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Inside blazars

Michigan telescopes help give astronomers insights into blazars.
Provided by the University of Michigan, Ann Arbor
blazar
A blazar is a very compact and highly variable energy source associated with a supermassive black hole. It is also characterized by a relativistic jet that is pointing in the general direction of the Earth. Blazars are among the most violent phenomena in the universe and are an important topic in extragalactic astronomy.
Boston University - Cosmovision
April 23, 2008
For the first time, astronomers have observed a blazar in action, substantiating a prevailing theory about how these luminous and energetic galactic cores work.

Two University of Michigan astronomers contributed to the research, which was led by Alan Marscher of the Institute for Astrophysical Research at Boston University. A paper on the observations is published in the April 24 issue of Nature.

Blazars, among the most energetic objects in the universe, are fueled by supermassive black holes at the core of certain giant elliptical galaxies. Periodically, they emit jets of high-energy plasma at almost the speed of light. Competing theoretical models sought to explain how this phenomenon occurs.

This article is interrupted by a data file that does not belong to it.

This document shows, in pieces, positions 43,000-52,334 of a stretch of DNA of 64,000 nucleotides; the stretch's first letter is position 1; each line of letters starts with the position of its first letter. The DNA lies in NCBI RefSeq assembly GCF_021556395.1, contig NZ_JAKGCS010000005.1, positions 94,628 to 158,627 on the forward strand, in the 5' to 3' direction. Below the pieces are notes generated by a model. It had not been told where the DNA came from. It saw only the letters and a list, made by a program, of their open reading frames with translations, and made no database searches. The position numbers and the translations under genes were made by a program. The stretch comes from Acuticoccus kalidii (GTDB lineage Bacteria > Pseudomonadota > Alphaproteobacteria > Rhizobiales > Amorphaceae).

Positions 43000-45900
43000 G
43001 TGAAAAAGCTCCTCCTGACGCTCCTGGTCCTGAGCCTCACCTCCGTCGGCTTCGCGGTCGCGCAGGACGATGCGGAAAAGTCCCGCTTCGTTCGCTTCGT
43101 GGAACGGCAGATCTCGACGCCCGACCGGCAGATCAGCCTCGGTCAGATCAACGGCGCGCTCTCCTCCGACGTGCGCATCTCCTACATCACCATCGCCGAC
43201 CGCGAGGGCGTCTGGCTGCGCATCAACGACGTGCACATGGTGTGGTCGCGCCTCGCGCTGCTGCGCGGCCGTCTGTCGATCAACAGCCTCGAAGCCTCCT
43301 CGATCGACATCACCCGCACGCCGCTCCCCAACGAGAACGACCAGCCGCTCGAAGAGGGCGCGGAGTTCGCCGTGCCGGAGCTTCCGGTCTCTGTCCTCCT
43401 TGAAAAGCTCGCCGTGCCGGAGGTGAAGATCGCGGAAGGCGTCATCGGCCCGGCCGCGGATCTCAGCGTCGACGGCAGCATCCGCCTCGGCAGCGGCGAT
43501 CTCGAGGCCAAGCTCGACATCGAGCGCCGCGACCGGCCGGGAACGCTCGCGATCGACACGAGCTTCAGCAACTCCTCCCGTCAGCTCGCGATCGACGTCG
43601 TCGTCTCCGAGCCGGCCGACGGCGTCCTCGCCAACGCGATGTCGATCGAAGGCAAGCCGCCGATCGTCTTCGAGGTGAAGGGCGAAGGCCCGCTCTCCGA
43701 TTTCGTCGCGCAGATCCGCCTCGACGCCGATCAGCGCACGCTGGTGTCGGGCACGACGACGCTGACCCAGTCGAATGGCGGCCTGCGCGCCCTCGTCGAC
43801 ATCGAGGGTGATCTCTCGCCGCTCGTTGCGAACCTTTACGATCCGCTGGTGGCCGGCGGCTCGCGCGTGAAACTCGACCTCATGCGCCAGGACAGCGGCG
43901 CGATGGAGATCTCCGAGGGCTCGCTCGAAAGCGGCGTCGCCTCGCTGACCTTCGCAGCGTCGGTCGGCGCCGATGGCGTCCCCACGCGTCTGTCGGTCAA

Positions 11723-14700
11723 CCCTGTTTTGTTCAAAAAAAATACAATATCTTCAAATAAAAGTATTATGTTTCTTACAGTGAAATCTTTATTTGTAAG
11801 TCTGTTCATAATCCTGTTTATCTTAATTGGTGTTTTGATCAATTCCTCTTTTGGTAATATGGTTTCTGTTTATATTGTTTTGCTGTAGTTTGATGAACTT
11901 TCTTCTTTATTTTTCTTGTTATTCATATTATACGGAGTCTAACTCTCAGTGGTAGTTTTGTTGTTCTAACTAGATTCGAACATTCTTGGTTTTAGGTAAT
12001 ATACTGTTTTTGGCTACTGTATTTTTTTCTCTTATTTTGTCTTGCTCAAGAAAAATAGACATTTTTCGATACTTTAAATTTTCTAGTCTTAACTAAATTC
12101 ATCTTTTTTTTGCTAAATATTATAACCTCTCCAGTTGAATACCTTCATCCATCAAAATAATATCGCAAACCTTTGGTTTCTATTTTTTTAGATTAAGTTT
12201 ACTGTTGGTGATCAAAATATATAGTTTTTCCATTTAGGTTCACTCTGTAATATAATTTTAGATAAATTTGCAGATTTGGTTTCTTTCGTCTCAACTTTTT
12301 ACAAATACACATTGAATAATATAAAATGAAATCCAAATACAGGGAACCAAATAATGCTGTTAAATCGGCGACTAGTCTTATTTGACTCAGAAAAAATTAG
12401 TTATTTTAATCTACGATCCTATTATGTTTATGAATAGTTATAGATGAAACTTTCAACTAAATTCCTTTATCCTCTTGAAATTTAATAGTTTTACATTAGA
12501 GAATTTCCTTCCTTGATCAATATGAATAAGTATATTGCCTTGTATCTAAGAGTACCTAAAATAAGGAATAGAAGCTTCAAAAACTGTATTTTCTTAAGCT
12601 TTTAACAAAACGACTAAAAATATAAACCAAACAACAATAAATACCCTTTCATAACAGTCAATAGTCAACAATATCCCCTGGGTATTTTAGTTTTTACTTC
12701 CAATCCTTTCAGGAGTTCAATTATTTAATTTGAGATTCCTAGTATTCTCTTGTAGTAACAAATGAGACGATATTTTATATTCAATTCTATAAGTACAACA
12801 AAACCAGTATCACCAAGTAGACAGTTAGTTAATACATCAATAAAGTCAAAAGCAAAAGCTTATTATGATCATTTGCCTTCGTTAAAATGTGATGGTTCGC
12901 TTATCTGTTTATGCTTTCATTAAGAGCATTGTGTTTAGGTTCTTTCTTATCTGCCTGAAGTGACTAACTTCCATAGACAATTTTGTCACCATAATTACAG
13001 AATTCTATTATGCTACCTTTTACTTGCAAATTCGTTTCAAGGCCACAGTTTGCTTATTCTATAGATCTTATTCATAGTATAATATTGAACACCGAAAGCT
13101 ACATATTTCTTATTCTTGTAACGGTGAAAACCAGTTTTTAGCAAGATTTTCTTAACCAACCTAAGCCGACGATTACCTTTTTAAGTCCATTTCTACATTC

One model predicted that the jets were propelled by magnetic fields that were twisted by the gravity of the black hole and the materials falling into it. This is the behavior the astronomers detected.

"What we've observed is the mechanism by which the acceleration of relativistic particles in the emanating jets occurs. Knowing that mechanism enhances our understand of the physics that goes into the acceleration process," says Hugh Aller, a professor in the U-M Department of Astronomy.

Relativistic particles are particles traveling close to the speed of light.

"Often, we'd observe blazars, but they didn't do anything. It's been difficult to catch these outbursts when they occur," he adds.

Scientists from across the globe aimed a variety of telescopes at the blazar BL Lacertae, about 950 million light-years away from Earth. Optical, X-ray and radio telescopes monitored the galaxy at different electromagnetic wavelengths periodically for several years. U-M recorded radio light curves at the Radio Astronomy Observatory at Peach Mountain in Dexter.

"This is the first observational evidence that really fits with the picture that the theoreticians have had," says Margo Aller, a research scientist and lecturer in the U-M Department of Astronomy. "The reason we have this evidence is a very fine sampling of a large number of instruments, including the Michigan radio telescopes."

Scientists hope to get a closer look at blazar jets when NASA launches its Gamma-ray Large Area Space Telescope (GLAST) satellite observatory in May.
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